Thanks Jan! I consider myself lucky, but I must say it’s always ‘felt right.’ I agree that WU is has become the perfect place for fostering all kinds of writerly relationships, from friendships to avocates to mentorships. And I also agree, having gotten to know our blog mamas, that it’s no coincidence. :-)

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  26. says

    HI Vaughn,
    First, thanks for your amazing post and referrals to Cathy’s services and book. Second, How wonderful that you are now fulfilling your lifelong dream of writing this trilogy (and more!) Probably didn’t feel so wonderful when you were stuck, or getting rejections. I also started my first novel last year after a successful business career and sometimes am completely miserable following a DREAM. How does that happen? Being a writer happens, that’s all it is, I am learning, from other writers, like you. A lonely endeavor only if you go it alone.

    “Some of you might consider it odd to name a hired critique editor a mentor” as you said, jumped out at me because my motto is HIRE THE BEST MENTOR MONEY CAN BUY. I needed encouragement there because while the book is still unfinished I look at these expenses mounting (two websites, email responders, internet classes, writing retreats, classes, editors, MENTORS YES!) Much value in your post here (is it possible that the student is becoming the master, I see a little mentoring in your future. PICK ME!) I also liked how you said writers who didn’t even know they were mentors are your mentors…. for me a few rise to the level of muse, don’t you agree? Now I go to the Facebook link, then your website, then Cathy’s, then her books. When will I write today? Jeez, see what I mean? xo Diana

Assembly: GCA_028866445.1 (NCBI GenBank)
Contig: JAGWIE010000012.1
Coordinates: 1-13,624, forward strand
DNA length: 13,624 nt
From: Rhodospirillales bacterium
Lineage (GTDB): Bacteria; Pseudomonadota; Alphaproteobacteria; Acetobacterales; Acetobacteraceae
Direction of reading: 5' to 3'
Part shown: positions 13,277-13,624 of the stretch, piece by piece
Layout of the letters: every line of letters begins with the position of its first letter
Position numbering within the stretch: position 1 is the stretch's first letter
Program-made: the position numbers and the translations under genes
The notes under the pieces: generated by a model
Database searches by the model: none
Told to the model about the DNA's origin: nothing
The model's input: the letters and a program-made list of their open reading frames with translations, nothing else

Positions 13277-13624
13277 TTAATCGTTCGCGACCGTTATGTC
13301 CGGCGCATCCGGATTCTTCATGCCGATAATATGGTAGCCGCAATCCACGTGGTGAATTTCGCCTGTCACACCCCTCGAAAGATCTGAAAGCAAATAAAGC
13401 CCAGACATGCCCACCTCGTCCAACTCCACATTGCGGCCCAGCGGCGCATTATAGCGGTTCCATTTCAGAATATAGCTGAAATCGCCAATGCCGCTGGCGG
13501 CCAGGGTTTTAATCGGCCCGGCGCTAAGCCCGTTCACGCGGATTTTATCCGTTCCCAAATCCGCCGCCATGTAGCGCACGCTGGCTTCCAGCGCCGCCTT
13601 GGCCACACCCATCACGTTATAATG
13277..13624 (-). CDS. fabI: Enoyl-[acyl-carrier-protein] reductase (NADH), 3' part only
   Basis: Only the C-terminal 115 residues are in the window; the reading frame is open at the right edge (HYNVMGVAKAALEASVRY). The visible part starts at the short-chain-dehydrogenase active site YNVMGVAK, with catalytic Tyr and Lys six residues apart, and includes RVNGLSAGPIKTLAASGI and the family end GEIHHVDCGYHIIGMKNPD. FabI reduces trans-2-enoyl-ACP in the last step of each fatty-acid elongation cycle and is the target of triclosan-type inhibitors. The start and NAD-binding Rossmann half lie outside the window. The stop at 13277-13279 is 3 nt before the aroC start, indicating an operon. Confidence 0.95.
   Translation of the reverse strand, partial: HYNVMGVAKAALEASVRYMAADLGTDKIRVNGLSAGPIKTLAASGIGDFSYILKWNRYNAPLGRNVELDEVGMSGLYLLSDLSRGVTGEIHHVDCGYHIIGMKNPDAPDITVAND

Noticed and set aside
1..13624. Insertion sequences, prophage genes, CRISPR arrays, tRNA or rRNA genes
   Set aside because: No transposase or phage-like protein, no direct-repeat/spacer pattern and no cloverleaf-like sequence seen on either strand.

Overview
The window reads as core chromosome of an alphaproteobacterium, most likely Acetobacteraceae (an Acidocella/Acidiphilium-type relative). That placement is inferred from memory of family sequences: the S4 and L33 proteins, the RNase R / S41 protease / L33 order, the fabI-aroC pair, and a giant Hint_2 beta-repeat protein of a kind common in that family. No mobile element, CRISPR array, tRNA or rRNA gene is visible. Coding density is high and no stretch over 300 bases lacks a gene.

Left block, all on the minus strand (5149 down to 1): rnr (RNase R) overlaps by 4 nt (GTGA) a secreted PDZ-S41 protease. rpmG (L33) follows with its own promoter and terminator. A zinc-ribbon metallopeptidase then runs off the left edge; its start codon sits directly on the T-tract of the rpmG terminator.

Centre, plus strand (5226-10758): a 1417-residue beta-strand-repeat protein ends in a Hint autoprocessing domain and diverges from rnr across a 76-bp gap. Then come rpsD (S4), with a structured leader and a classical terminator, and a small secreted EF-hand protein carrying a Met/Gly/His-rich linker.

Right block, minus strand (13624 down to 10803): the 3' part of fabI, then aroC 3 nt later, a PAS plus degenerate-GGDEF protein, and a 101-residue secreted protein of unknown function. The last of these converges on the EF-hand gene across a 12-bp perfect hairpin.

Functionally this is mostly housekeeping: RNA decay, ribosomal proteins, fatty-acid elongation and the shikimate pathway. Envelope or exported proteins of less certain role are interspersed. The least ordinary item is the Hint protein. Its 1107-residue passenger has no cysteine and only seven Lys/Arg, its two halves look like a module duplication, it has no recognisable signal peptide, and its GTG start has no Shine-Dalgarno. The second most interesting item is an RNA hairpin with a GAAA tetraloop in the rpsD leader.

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    • says

      So glad you found the post useful and inspiring, Diana! I saw before coming over here that you joined the fb group, and I think you’ll love it over there. While there are expenses, the one that rises to the top of the heap is the TIME it takes to master our chosen craft. I’m sure with a background in business, you appreciate that cost as much as I do. Reminds me of the Chaucer quote: “The lyf so short, the craft so longe to lerne.”

      Good luck, and be seeing you around my community!